Intervention Model Description: There will be four groups: an active DLPFC TMS group, an active TMS cerebellum group, a sham DLPFC group, and a sham cerebellum group. Participants will be randomized to one of these group groups, and they will receive that type of stimulation for the entire study.
Masking: Quadruple (Participant, Care Provider, Investigator, Outcomes Assessor)
Masking Description: The subjects, care providers, investigators and outcome assessors will all be blinded as to the randomization sequence, and thus will be blinded as to sham vs active TMS status. Blinding codes are used to determine which side of an active/passive Magpro coil (cool B65 A/P, Magventure A/S, Denmark) is used for stimulation.
Primary Purpose: Basic Science
Official Title: Network Mediation of Experiential and Expressive Deficits in Psychotic Disorders
Actual Study Start Date : February 4, 2019
Estimated Primary Completion Date : December 2023
Estimated Study Completion Date : December 2023

Resource links provided by the National Library of Medicine

MedlinePlus related topics: Schizophrenia

Arm Intervention/treatment
Active Comparator: Active DLPFC rTMS
Active repetitive Transcranial Magnetic Stimulation (rTMS) with iTBS pattern to the right DLPFC at 80% of active motor threshold.
Device: repetitive Transcranial Magnetic Stimulation (rTMS)

rTMS is a technique of TMS that allows the selective external manipulation of neural activity in a non-invasive manner. During TMS, a rapidly changing current is passed through an insulated coil placed against the scalp. This generates a temporary magnetic field that in turn induces electrical current in neurons and allows the modulation of neural circuitry. The combination of TMS with fMRI allows the selective targeting and modulation of brain networks. The repeated application of rTMS can cause long term changes in behavior and task performance that is reflected in altered brain network connectivity.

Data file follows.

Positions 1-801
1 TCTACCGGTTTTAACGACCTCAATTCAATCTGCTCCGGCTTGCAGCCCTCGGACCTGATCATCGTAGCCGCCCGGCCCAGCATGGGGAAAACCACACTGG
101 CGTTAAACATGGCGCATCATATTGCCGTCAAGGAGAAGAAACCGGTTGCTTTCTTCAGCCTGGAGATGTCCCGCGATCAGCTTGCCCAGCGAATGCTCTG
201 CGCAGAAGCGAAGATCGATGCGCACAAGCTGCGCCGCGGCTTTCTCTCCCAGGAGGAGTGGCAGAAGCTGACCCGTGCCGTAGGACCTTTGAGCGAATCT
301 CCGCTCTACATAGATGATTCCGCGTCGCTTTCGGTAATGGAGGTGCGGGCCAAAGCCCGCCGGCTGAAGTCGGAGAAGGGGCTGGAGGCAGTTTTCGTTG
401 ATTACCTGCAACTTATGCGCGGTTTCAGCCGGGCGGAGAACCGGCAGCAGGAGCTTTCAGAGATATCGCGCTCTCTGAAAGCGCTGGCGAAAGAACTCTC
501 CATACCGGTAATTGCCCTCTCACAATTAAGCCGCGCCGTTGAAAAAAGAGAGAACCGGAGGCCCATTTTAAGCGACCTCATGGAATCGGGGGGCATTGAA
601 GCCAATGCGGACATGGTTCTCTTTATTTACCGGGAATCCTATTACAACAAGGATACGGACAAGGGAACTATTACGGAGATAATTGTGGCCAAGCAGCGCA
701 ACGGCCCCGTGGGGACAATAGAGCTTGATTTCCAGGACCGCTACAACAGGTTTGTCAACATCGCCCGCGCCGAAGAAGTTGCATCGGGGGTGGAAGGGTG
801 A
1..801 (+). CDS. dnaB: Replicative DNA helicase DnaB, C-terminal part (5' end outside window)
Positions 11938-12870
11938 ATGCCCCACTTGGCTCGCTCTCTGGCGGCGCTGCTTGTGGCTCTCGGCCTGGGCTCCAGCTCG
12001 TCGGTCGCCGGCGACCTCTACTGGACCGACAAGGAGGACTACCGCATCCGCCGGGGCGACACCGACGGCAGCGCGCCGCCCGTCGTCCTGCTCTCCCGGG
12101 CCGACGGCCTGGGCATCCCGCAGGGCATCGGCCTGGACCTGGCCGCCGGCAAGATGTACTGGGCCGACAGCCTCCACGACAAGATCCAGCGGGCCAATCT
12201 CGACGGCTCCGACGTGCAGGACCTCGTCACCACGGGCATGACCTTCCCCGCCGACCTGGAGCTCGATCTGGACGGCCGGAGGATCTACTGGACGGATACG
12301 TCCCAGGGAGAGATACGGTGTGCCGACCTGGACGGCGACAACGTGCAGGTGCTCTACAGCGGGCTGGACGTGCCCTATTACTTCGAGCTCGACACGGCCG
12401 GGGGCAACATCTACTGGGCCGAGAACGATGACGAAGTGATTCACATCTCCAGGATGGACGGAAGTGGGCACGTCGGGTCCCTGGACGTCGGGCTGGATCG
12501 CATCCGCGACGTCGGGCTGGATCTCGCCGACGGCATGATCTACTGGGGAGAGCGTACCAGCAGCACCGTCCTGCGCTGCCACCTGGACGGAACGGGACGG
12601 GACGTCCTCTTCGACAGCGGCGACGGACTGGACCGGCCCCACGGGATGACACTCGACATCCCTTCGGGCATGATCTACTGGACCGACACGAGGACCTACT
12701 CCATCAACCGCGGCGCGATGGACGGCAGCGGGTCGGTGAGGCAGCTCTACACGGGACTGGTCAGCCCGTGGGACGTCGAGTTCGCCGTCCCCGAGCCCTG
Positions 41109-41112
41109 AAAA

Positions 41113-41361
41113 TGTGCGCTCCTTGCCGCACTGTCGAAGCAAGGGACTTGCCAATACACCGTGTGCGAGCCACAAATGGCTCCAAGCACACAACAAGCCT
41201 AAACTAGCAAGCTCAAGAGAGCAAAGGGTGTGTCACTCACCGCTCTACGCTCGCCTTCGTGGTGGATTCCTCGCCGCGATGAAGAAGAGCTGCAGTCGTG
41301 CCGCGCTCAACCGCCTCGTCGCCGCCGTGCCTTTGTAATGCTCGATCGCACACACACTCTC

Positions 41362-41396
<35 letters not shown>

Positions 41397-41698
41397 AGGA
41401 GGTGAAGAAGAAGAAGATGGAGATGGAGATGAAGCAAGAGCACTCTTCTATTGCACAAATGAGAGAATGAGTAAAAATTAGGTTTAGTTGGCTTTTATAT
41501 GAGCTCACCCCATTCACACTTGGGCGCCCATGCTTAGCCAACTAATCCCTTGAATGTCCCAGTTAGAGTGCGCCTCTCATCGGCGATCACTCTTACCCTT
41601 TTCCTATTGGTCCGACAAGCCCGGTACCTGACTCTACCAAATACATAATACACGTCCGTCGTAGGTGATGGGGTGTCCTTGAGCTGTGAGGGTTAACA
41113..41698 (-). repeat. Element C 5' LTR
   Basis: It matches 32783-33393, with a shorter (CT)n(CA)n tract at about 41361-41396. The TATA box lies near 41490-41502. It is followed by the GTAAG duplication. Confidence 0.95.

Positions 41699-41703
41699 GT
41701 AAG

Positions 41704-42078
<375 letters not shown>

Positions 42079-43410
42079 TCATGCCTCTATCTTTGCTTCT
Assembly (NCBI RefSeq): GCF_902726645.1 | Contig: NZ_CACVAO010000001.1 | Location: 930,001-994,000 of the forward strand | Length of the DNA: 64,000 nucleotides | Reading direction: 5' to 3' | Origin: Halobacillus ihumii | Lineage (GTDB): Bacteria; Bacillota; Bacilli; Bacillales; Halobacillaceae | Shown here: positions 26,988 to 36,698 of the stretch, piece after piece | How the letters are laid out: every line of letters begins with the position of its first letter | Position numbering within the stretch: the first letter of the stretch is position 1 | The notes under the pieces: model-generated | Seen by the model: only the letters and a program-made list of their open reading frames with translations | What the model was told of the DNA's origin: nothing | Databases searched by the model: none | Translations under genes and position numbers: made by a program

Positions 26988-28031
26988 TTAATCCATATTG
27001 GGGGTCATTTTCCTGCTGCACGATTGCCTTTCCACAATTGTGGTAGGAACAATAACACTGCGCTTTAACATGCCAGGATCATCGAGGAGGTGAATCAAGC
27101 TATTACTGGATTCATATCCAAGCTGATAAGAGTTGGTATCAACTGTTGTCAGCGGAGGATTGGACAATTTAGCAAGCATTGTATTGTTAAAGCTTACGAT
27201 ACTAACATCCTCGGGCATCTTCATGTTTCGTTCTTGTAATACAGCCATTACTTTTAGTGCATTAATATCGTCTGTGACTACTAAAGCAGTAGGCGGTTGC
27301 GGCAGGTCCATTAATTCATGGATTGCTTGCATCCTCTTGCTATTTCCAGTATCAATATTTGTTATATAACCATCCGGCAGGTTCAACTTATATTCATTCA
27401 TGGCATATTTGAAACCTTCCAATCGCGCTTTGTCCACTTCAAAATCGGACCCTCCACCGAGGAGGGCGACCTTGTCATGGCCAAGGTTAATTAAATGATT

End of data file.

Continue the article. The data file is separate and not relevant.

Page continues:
The pattern of rTMS will consist of either:

intermittent Theta Burst Stimulation (iTBS) pattern consisting of 2 s trains of 3 pulses at 50 Hz, repeated at 5 Hz, every 10s for a total of 600 pulses.

OR

sham stimulation

Other Name: iTBS

Sham Comparator: Sham DLPFC rTMS
Sham repetitive Transcranial Magnetic Stimulation (rTMS) with iTBS pattern to the right DLPFC
Device: repetitive Transcranial Magnetic Stimulation (rTMS)

rTMS is a technique of TMS that allows the selective external manipulation of neural activity in a non-invasive manner. During TMS, a rapidly changing current is passed through an insulated coil placed against the scalp. This generates a temporary magnetic field that in turn induces electrical current in neurons and allows the modulation of neural circuitry. The combination of TMS with fMRI allows the selective targeting and modulation of brain networks. The repeated application of rTMS can cause long term changes in behavior and task performance that is reflected in altered brain network connectivity.

The pattern of rTMS will consist of either:

intermittent Theta Burst Stimulation (iTBS) pattern consisting of 2 s trains of 3 pulses at 50 Hz, repeated at 5 Hz, every 10s for a total of 600 pulses.

OR

sham stimulation

Other Name: iTBS

Active Comparator: Active cerebellum rTMS
Active repetitive Transcranial Magnetic Stimulation (rTMS) with iTBS pattern to the cerebellum at 100% of active motor threshold.
Device: repetitive Transcranial Magnetic Stimulation (rTMS)

rTMS is a technique of TMS that allows the selective external manipulation of neural activity in a non-invasive manner. During TMS, a rapidly changing current is passed through an insulated coil placed against the scalp. This generates a temporary magnetic field that in turn induces electrical current in neurons and allows the modulation of neural circuitry. The combination of TMS with fMRI allows the selective targeting and modulation of brain networks. The repeated application of rTMS can cause long term changes in behavior and task performance that is reflected in altered brain network connectivity.